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My two daughters demanded to know this. I speculated that it was artificially inserted, perhaps in the 17th-18th century, perhaps to make the word look more like populus, somewhat similar to the way the spurious ‘s’ was added to ‘island’. I later learned that the Middle English spelling was peeple or peple, which I think tends to support this hypothesis, but I don't know. The picture is further confused by the existence of the Old French form people. Perhaps the ‘o’ was dropped, and then the older form was revived?

I consulted several dictionaries before posting this, including the Online Etymology Dictionary, and did not find any with a definitive answer.

Is anything specific known about the introduction of the ‘o’?

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OED lists a number of Anglo-Norman spellings, including pople. – Andrew Leach Apr 7 '14 at 15:19
People was one way to spell the Old French peupel, which had a vowel not present in English. Spelling (especially the spelling of borrowed words) was not standardized in English until the 15th century, so there were always many variants available. Your daughters will find it even more surprising that nobody ever learned English spelling until then. Before then, people just tried to represent the words they said in a way that made sense to them, so that everybody's spelling was as distinct as people's handwriting still is today. – John Lawler Apr 7 '14 at 16:02
The "s"was not added to island, it was dropped in the pronunciation :) – oerkelens Apr 7 '14 at 16:50
@oerkelens: The 's'* was definitely added to iland. The OED shows that the spellings in Old English were: ígland, íland, egland, eglond. Some time in late Middle English, people confused it with the French word île, which comes from the Old French word isle, originally from the Latin word insula, and added a spurious 's' to it. – Peter Shor Apr 7 '14 at 17:00
I stand corrected. I did confuse it with the French and I didn't give the English enough credit to come up with their own word for the piece of land they lived on. I will now bend over and receive my due punishment. – oerkelens Apr 7 '14 at 17:29
up vote 17 down vote accepted

I consulted Jesse Sheidlower, an editor-at-large for the Oxford English Dictionary. He said that my characterization of the Middle English form as having been peple or peeple was incorrect, and that “Middle English had a tremendous number of spellings”, the ‘eo’ form among them. So my idea that the ‘o’ was dropped and later revived is certainly wrong. Rather, the many other forms died out, leaving only the ‘eo’ form that we still have. Mr. Sheidlower says “it's not clear why the 'eo' form became the standard one”. It seems likely that there is no definitive answer to the question of why ‘people’ now has an ‘o’.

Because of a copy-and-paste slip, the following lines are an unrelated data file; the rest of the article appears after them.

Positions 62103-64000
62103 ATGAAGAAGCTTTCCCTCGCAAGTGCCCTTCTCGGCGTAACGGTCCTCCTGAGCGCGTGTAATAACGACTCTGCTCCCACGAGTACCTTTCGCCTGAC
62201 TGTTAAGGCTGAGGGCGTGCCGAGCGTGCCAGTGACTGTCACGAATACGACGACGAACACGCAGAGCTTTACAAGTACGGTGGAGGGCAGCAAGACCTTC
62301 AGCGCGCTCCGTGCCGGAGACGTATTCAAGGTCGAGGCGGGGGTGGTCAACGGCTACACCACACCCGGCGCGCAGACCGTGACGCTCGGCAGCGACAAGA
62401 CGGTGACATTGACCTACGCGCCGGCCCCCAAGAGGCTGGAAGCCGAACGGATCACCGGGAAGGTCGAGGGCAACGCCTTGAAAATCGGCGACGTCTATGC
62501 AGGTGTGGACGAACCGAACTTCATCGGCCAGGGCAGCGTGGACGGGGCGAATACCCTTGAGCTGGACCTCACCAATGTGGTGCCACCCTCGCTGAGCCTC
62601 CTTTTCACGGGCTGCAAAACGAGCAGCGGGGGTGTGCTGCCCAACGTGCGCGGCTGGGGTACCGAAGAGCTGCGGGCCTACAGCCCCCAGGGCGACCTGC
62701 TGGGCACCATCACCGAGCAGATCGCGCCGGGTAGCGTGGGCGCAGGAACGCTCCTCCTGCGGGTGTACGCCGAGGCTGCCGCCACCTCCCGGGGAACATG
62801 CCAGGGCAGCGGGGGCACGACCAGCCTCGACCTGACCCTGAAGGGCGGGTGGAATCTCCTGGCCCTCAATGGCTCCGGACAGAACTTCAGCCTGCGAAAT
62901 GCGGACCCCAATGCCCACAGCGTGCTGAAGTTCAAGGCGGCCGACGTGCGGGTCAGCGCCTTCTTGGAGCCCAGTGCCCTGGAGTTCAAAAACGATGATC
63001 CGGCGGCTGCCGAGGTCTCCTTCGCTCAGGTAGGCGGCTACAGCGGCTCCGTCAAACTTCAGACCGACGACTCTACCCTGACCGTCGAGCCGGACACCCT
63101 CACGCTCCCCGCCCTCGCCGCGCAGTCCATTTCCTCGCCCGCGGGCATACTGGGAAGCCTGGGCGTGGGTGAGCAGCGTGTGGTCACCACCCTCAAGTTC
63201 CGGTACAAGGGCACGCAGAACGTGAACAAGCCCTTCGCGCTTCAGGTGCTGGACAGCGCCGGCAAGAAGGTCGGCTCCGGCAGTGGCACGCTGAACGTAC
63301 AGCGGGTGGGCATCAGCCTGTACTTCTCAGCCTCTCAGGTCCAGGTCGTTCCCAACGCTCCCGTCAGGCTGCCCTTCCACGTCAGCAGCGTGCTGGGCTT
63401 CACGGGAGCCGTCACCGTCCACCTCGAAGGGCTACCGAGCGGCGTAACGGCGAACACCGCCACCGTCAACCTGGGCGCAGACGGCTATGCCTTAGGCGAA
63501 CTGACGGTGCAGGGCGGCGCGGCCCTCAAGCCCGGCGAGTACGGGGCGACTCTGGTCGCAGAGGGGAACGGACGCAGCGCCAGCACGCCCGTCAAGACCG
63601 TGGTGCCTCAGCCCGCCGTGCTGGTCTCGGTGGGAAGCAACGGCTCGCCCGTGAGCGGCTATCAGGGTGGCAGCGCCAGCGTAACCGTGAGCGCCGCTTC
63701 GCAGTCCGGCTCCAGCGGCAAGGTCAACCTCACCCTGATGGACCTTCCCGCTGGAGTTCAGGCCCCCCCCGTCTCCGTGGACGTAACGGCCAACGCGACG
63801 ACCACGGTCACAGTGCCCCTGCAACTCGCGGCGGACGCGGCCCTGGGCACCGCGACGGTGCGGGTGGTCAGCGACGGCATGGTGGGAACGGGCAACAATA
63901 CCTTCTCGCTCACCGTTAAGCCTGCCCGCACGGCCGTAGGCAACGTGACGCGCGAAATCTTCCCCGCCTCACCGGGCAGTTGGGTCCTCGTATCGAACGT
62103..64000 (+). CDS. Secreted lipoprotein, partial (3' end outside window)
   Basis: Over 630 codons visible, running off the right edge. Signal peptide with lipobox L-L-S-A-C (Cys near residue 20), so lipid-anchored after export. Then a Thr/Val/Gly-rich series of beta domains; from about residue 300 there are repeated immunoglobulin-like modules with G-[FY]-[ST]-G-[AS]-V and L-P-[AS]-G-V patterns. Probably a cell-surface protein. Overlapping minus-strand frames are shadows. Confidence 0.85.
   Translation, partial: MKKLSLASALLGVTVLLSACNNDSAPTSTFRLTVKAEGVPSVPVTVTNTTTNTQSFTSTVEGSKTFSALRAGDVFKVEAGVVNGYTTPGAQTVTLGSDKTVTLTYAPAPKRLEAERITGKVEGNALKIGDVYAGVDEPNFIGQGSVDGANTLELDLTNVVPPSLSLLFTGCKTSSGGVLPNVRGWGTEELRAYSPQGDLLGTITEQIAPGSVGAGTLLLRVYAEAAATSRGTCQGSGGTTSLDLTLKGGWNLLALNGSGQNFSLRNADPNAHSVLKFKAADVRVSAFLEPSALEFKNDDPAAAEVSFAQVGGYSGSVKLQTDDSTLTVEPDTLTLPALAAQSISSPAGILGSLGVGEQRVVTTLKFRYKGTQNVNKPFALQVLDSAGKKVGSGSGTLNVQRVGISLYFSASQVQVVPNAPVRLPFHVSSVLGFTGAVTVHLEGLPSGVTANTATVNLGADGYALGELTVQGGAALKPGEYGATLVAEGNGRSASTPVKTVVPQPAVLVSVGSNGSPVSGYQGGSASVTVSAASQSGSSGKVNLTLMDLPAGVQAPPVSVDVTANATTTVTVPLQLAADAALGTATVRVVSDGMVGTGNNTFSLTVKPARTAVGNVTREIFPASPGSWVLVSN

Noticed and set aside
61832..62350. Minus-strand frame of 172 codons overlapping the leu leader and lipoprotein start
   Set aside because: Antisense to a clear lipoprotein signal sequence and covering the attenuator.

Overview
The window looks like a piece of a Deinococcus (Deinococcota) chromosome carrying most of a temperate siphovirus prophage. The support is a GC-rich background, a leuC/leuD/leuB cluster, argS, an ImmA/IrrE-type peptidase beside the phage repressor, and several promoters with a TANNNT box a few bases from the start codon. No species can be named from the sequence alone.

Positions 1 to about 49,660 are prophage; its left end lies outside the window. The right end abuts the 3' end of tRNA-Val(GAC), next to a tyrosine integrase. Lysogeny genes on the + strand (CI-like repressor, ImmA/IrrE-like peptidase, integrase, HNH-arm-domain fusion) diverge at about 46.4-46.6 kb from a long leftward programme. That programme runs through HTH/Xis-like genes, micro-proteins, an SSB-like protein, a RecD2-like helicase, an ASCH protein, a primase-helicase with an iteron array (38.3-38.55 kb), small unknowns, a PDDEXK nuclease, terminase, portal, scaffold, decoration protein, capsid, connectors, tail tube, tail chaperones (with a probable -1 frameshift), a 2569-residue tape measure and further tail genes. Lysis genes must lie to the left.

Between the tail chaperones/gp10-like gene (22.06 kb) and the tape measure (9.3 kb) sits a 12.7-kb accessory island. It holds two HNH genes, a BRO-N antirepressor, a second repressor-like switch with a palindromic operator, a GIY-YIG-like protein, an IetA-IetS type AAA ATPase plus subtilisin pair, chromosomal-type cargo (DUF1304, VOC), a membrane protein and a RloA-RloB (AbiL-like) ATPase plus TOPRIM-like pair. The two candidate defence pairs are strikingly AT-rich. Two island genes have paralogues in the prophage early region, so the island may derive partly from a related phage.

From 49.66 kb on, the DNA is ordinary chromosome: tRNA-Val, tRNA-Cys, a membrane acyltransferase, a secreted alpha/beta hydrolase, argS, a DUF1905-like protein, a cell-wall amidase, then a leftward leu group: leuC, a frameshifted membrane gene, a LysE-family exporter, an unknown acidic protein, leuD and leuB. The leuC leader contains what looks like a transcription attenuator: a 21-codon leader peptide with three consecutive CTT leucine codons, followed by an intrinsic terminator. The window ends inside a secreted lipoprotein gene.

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Nice work answering your own question! – Bradd Szonye Apr 8 '14 at 3:31

People: late 13c., "humans, persons in general," from Anglo-French people, Old French peupel "people, population, crowd; mankind, humanity," from Latin populus "a people, nation; body of citizens; a multitude, crowd, throng," of unknown origin, possibly from Etruscan. The Latin word also is the source of Spanish pueblo, Italian popolo. In English, it displaced native folk.

Source: etymonline

Looks like the Latin influence is responsible for the "o"

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Latin populus meaning folk. populus Romanus - the Roman folk or all the Romans or all Roman people.The Latin o changed in French to a vowel between o and e (le peuple) and in English the o became /i:/. Instead of writing ee one chose to write eo to show the connection with Latin populus.In German there is still the word der Pöbel, meaning people of the lowest social level.

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I do not know specifically of the word people, but I do know that there was a period from the 16th to 17th century when we tried to formalize spelling by adding silent letters to words to make them more closely resemble their believed (and occasionally incorrect) Latin or Greek roots.


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People, noun [French, peuple; Latin, populus; ME. peple.] Its obvious that through word blending the present usage was derived. We owe much to French & Latin in the orthography of English words. Source: Webster's Dictionary of the English Language, 1828 & 1981 editions.

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